October is LGBT History Month and it is a time to honor LGBT accomplishments.
LGBThistorymonth.com celebrates the achievements of 31 LGBT icons.
The month coincides with National Coming Out Day in October. LGBT History Month also includes Spirit Day on Oct. 20, when people around the country wear purple in support of LGBT youth.
At lgbthistorymonth.com, a new LGBT icon is featured with a video, bio, bibliography, downloadable images, and other resources each day in October.
“It’s a very impressive group of people, as it has been for the last 15 years,” said Malcolm Lazin, executive director of Equality Forum. Equality Forum coordinates LGBT History Month, produces documentary films, and oversees the application/installation of government-approved LGBT historic markers.
“We present them alphabetically. So this year, Oct. 1 is Susan B. Anthony,” Lazin said. “And my guess is probably most of our community are unaware that the leading suffragette was a lesbian. And then it ends on Oct. 31 with Darren Walker, who is the African-American president of the Ford Foundation. And in between, there are three U.S. congressmen and two White House staffers and a list of hugely impressive people.”
One of those people is South Florida’s own Javier Morgado. He’s a journalist who now works as an executive producer at CNN.
“Obviously, he's really was chosen for a couple of reasons,” Lazin said. “He has distinguished himself in his field of endeavor. And, you know, Javi has also been very active with the National Lesbian and Gay Journalists Association and promoting LGBT equality both through the association and in his role as the executive producer of the important national programs that he oversees.”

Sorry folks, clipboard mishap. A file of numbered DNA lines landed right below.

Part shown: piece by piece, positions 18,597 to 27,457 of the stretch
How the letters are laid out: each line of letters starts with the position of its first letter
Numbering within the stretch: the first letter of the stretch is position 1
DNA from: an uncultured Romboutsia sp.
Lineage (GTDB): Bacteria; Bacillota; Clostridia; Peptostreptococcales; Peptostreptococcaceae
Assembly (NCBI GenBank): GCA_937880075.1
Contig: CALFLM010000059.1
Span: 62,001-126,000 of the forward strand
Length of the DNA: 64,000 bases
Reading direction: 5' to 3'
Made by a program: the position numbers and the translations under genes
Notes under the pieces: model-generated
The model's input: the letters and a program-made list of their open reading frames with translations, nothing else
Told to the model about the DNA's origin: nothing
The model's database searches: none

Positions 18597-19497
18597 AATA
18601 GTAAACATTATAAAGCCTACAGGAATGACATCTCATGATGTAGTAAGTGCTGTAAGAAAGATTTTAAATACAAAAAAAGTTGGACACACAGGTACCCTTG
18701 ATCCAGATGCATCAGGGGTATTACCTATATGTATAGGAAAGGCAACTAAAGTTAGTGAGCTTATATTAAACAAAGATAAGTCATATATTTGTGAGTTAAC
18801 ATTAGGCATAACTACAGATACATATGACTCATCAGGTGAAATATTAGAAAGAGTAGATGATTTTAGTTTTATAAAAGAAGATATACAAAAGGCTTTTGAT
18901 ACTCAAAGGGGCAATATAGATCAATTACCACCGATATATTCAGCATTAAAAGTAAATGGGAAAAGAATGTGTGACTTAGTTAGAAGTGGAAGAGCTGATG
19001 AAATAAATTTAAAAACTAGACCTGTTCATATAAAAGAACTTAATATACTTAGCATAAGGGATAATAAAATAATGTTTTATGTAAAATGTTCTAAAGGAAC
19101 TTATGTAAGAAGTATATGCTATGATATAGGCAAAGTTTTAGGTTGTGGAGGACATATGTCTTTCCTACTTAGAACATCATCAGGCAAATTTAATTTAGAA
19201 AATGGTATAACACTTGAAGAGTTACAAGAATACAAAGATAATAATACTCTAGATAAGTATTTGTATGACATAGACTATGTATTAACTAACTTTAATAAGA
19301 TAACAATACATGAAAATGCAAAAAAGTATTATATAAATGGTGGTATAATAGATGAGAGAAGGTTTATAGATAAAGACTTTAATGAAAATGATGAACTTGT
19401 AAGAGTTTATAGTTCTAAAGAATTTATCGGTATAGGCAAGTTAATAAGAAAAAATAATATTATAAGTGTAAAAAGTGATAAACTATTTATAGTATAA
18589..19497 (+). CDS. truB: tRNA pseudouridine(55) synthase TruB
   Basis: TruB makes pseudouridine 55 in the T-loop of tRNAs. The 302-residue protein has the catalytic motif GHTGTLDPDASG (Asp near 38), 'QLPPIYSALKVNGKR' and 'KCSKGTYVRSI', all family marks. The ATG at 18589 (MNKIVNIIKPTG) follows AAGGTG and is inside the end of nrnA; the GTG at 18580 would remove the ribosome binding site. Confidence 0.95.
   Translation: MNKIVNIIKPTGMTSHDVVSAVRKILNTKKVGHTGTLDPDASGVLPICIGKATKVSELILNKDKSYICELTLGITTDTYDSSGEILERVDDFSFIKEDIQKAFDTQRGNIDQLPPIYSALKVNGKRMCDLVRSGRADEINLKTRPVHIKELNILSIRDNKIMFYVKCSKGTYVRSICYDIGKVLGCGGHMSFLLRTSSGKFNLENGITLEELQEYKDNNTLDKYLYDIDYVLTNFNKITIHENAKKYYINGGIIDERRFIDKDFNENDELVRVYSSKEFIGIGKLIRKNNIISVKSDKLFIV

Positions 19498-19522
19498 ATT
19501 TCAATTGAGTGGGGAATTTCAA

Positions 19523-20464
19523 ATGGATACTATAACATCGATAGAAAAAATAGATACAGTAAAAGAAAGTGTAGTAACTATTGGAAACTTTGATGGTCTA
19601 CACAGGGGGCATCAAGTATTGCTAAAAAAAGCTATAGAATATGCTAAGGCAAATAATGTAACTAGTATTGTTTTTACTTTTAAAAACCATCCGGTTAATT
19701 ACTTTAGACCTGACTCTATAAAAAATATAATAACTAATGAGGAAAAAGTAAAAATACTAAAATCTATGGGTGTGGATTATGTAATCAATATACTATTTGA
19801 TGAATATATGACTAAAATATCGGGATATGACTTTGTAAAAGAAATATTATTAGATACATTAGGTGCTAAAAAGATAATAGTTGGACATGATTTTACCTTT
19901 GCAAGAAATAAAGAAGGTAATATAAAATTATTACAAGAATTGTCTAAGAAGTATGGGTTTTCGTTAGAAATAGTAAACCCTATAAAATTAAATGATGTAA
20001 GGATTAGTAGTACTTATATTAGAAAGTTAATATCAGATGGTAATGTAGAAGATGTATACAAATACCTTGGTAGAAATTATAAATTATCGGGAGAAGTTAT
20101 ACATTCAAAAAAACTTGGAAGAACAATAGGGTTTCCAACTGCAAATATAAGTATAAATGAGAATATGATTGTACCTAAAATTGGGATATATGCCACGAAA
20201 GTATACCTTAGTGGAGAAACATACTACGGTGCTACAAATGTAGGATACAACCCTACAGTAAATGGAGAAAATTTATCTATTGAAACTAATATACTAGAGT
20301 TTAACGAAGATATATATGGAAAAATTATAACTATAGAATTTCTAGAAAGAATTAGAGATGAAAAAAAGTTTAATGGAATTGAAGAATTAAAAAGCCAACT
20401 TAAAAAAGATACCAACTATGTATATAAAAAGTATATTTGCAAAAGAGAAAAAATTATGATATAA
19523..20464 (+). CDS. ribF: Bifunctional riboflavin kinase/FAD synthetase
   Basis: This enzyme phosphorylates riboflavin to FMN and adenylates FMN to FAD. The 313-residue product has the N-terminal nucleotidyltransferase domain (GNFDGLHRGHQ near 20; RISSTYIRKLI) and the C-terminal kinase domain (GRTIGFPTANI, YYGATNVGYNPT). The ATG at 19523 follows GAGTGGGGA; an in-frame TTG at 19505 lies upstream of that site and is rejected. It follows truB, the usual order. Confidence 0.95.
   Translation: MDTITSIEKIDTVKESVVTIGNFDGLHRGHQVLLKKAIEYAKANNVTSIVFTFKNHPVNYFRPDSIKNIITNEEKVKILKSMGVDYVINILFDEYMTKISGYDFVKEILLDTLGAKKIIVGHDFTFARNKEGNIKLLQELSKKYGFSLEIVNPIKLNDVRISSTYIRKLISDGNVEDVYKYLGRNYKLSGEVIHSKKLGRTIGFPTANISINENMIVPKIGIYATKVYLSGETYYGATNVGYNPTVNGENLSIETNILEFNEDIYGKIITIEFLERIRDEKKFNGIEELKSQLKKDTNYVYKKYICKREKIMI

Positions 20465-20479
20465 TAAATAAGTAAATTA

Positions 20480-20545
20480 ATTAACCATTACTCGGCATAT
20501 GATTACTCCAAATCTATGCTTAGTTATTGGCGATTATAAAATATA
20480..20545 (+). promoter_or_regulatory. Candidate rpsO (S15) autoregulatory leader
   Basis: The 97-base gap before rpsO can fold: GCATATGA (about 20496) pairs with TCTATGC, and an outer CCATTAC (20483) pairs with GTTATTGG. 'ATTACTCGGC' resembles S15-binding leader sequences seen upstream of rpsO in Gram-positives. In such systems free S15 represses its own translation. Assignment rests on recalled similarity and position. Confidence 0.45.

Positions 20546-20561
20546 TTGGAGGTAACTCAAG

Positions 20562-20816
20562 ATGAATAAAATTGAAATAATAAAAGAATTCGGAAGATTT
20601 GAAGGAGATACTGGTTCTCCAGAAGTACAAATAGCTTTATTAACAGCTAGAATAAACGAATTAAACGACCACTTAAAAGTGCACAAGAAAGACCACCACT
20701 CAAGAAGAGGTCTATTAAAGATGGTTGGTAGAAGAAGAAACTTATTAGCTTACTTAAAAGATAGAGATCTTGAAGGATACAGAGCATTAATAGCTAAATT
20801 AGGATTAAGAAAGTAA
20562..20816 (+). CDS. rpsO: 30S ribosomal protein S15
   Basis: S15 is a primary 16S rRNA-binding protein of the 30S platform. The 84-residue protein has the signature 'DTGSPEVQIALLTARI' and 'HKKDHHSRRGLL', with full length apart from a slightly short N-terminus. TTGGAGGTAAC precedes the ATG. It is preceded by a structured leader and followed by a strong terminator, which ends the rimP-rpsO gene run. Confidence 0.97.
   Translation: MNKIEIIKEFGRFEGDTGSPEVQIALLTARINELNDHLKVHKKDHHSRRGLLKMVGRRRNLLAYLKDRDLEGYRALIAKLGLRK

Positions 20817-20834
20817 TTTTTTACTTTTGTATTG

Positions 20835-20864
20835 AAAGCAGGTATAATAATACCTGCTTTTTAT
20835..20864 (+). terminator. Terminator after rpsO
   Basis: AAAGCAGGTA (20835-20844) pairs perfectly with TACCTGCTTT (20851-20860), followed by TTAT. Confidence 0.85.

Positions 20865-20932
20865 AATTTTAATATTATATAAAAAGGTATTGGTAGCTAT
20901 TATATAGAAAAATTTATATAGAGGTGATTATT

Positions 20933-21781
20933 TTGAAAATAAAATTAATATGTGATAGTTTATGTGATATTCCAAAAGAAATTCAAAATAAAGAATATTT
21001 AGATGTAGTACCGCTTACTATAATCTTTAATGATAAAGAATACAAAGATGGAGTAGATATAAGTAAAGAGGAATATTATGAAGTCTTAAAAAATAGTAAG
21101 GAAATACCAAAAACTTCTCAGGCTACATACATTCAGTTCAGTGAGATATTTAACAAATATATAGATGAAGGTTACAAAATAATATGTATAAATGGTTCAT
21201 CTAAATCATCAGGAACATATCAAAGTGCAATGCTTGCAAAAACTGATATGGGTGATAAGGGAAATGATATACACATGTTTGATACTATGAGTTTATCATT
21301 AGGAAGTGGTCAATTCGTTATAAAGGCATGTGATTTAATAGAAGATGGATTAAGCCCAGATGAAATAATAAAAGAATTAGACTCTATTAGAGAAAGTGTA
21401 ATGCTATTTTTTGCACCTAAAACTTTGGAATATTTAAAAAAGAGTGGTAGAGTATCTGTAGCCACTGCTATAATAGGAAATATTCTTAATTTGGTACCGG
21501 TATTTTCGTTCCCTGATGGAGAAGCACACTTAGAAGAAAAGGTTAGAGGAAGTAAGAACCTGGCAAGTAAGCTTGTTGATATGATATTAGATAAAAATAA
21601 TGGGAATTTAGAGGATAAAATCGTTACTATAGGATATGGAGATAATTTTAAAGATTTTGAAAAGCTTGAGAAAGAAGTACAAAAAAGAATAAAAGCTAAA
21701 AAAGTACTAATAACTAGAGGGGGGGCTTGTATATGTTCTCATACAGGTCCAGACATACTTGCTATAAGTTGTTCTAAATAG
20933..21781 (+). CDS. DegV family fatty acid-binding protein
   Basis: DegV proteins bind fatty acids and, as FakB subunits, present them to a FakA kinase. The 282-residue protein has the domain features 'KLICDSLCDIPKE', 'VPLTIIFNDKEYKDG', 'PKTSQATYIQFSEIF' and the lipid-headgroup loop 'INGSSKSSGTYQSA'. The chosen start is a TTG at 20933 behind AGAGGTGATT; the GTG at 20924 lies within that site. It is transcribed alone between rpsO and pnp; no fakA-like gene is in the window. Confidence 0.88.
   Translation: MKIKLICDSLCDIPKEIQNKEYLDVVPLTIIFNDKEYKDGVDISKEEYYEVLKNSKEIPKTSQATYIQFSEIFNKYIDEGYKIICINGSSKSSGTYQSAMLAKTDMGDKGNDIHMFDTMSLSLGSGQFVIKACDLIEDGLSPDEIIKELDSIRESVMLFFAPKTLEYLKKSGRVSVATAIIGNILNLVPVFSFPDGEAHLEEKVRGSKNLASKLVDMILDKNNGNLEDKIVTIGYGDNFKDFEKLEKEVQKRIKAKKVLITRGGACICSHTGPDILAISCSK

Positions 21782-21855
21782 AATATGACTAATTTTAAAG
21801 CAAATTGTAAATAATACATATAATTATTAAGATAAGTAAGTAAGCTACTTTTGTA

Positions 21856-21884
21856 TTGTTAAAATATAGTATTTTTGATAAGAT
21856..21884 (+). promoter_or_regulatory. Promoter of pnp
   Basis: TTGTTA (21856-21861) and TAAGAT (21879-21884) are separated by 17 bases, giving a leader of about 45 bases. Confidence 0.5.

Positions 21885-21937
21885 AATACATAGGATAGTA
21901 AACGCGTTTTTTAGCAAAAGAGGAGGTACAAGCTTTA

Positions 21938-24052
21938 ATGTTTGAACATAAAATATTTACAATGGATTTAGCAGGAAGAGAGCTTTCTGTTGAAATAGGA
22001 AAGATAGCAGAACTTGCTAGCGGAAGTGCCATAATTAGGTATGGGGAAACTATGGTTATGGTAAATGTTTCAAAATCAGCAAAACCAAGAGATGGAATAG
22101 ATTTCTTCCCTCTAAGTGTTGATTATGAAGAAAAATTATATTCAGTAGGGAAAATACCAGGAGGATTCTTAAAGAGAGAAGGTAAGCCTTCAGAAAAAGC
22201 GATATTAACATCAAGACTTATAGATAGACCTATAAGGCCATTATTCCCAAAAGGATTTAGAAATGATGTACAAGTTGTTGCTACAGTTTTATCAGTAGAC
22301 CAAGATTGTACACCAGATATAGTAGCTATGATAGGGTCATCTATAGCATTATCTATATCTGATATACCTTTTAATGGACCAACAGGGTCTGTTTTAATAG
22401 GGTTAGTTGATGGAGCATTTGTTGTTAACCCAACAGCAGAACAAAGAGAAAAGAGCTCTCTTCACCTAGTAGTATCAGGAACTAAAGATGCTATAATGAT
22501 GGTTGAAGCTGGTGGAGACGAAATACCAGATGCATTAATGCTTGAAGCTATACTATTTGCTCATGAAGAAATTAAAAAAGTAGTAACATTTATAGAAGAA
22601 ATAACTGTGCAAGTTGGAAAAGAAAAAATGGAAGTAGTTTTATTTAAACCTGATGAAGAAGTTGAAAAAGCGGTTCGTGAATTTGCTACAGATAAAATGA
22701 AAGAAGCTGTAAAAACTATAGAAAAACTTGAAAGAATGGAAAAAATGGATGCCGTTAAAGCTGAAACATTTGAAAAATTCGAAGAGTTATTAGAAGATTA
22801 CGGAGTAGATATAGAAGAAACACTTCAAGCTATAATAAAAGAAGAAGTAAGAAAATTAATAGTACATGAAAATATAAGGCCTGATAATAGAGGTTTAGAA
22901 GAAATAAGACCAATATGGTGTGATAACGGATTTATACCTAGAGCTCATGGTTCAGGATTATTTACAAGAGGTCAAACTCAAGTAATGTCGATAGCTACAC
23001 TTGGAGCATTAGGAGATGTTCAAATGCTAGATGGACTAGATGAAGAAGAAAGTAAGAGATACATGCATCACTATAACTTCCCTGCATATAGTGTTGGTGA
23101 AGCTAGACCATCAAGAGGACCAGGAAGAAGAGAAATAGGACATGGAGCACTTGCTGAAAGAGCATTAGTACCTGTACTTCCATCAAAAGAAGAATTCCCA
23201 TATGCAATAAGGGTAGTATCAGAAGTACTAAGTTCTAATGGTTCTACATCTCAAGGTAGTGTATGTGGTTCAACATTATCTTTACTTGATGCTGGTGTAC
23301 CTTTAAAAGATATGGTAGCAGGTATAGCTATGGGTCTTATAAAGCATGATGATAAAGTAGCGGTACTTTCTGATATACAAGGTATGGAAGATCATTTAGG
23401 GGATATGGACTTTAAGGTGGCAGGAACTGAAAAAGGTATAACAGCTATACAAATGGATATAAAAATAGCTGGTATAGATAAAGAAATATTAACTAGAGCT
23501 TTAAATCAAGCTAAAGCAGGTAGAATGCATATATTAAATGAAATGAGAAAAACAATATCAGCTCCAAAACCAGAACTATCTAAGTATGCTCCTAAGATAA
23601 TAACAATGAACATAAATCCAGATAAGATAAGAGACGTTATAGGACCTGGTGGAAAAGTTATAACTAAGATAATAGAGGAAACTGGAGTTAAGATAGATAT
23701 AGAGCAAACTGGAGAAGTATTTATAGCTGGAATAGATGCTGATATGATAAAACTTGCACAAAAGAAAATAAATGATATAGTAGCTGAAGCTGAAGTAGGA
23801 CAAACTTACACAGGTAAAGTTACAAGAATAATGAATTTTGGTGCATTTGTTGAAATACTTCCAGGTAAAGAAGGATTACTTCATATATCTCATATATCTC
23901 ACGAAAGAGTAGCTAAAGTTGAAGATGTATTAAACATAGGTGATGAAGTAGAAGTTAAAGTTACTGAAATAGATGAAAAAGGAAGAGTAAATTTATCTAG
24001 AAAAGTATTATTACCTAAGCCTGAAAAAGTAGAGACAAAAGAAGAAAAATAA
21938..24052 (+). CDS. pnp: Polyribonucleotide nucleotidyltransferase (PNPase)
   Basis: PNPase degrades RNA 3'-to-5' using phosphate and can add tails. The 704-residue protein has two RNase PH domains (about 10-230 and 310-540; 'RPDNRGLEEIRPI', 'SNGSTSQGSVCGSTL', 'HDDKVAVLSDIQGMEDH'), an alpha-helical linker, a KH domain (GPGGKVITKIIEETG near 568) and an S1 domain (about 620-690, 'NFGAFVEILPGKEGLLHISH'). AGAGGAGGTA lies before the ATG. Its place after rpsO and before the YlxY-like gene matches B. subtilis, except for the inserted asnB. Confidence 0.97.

Many well-known names in entertainment from the past and present also make this year’s diverse list, including Frederic Chopin, Janis Joplin, Liberace, Janelle Monáe, Little Richard, Jerry Herman, and LZ Granderson.
The criteria for making the list include being someone who distinguishes themselves nationally or internationally, someone who made a significant contribution to LGBT civil rights, and establishes themselves as a national hero.
Learning about LGBT heroes is as easy as visiting LGBThistorymonth.com.
“This is a free educational resource,” Lazin said. “We can provide any organization with a link so that every day in the month, that link is automatically updated with that day's icons. It's a very simple way for people to do something important, which is, celebrating our history. If we don't celebrate our own history, no one else will. But if we do celebrate it, obviously there are a lot of allies that will come on board. A perfect example of that is Women's History Month, Black History Month, or Hispanic Heritage Month, among others. Teaching our history not only provides role models, but it also helps to provide information about our civil rights movement, which has been nothing short of amazing.”
To view more LGBT History Month stories, visit sfgn.com/history2021.